The second track is more droning keyboard, though it progresses and doesn't develop the same monotonous theme for 13 minutes like the previous track. On one hand the ambient is very haunting and dark, on the other hand it's also extremely slow and boring if you just can't be bothered to give two shits about what the band is trying to do. It's completely hit and miss, as already stated you have to buy into Temple of Nots spiel, the music itself isn't even music, it's almost bordering on gimmick. It's almost as if the CD should come with an advisory "think of morbid images and death while listening to the Temple of Not side". If you buy into it it's a unique experience, but most people probably won't care enough and I can't blame theme. Minimal droning sounds for half an hour is boring and the Darkspace comparison is completely unwarranted. I really don't know what to make of this side...

Get the split, listen to it once, the Nightbringer side is definitely worth a couple listens, Temple of Not is something I can't recommend, but you should hear it for yourself, everyone will judge it differently, but it's safe to say most will find it boring.

Black metal meets ambient - 69%

Pestbesmittad, September 19th, 2009

Nightbringer: 88%

Nightbringer is for me the more enjoyable part of this split CD. They present excellent twisted, complex, sinister and intense black metal with an emphasis on tremolo picked melodies, morbid harmonies and many times untypical arrangements. The production is clear and powerful, yet a bit rougher than on the full-length.

The material is in the same vein as the full-length “Death and the Black Work”, perhaps just a little bit more straightforward, yet definitely not an easy listen. It sounds like this recording lacks bass completely but the powerful guitar presence makes up for it, so it’s no big problem. The untypical arrangements are a factor that gives Nightbringer their own sound. These four tracks twist and turn, sneak up on you treacherously and catch you off guard. It’s not predictable stuff at all and may even sound chaotic and incoherent to some due to the length of most of the songs. Nevertheless, I like this band’s style of composing a lot and think it’s a real pleasure to hear something like this. Just like on the debut full-length, there is a certain “hugeness” to the music and it sounds like the band are trying to go “beyond” with their music. They aren’t just playing, they’re also channelling some kind of evil powers through their music.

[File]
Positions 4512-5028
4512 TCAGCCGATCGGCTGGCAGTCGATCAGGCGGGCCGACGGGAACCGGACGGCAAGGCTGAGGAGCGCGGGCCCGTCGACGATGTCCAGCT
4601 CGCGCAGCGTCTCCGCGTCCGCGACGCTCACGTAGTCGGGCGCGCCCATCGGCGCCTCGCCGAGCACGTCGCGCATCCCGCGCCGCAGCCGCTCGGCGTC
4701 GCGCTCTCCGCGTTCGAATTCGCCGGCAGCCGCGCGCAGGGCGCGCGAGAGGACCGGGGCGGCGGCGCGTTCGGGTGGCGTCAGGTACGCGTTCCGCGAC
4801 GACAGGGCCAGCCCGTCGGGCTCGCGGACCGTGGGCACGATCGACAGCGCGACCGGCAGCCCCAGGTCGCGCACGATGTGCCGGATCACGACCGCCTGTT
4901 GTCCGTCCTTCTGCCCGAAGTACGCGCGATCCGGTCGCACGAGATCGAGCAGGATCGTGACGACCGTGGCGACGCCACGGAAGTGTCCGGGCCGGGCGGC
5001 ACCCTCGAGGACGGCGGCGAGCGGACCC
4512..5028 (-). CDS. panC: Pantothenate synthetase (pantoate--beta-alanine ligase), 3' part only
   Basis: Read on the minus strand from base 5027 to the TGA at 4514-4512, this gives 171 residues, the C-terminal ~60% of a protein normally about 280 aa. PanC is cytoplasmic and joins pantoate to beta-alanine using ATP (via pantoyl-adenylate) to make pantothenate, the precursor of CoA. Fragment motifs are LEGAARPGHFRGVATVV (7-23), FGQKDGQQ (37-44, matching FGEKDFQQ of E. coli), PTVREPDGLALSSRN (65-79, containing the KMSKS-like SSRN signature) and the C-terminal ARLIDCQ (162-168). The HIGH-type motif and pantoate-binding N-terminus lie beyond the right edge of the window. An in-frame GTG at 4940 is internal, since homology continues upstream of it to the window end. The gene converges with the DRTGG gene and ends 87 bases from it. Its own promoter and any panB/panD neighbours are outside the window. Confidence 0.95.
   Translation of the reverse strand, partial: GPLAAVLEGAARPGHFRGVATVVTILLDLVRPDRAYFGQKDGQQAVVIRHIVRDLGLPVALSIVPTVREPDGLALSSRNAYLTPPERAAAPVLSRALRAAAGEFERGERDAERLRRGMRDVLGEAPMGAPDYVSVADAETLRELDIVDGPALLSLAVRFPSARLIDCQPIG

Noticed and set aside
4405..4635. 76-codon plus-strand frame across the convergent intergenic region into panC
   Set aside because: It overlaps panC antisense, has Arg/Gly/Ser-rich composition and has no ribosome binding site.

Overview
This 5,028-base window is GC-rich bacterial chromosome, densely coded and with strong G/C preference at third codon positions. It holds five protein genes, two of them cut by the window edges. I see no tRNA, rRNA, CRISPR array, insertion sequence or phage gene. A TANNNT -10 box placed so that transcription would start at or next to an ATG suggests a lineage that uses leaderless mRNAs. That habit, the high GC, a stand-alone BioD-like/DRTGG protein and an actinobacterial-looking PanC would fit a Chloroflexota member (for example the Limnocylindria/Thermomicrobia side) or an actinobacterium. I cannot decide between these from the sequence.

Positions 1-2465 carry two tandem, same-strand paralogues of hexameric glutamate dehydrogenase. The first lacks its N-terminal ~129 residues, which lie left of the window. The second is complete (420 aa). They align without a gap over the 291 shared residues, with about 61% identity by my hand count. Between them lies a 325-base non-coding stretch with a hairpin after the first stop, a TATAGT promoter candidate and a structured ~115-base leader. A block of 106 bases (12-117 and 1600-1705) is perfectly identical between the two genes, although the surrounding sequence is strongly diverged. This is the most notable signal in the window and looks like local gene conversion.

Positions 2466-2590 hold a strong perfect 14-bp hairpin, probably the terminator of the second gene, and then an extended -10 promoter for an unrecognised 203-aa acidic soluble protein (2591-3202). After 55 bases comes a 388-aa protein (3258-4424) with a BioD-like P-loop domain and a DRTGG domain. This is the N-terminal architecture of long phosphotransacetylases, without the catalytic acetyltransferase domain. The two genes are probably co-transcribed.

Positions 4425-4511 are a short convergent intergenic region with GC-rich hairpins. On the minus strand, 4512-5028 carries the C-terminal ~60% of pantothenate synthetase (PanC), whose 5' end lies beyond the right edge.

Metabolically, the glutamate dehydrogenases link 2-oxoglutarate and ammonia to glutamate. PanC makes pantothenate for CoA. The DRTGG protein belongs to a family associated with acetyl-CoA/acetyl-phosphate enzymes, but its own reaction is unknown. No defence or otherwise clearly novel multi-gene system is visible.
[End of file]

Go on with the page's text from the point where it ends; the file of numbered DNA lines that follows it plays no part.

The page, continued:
In order for black metal to be good it should have some obscurity and there’s no shortage of that in these four tracks. I can’t think of any black metal band that sounds exactly like this, Nightbringer have created their own sound. I’ve never cared that much for USBM but I’m always glad when a new great American black metal band comes my way.

Temple of Not: 50%

I’ve been never been that big on ambient stuff (there are some exceptions of course) and TON didn’t manage to convince me entirely either. While these two tracks certainly have a dark and ghostly vibe to them, they are overall too long. I feel that shortening the playing time of both tracks would have made them better and more effective at creating haunting and horrifying atmospheres than they are now. “Temple of Not” mostly consists of monotonous and droning keyboard soundscapes and some voices in the background occasionally. Annoying distorted effects (that are much louder than the keyboards) appear towards the end of this track and when they do, they destroy the atmosphere completely and I have to turn the volume down. Fortunately the parts with these effects don’t last very long. Thirteen minutes of this kind of stuff is just too much for me, sorry.

“The Sunken Houses of Sleep” is the better of the TON tracks. The first part of the track contains some pretty majestic yet dark keyboard ambient stuff, which sounds good. The second part of the song consists of very monotonous keyboard soundscapes and a twisted voice speaking during some parts. The third part of the song is more varied again and definitely the most ritualistic one: eerie keyboards mix with a sound that one could imagine could be e.g. a shaman’s drum being hit repeatedly. Also this part contains some obscure background voices. While there’s more variation on “The Sunken Houses of Sleep” than on “Temple of Not” overall, the second and third parts of this track are too long, so they become boring. If you like long dark ambient tracks with slow changes in mood, TON will be to your liking. I think the best way to get the most out of this kind of stuff is to listen to it alone in the middle of the night by candlelight.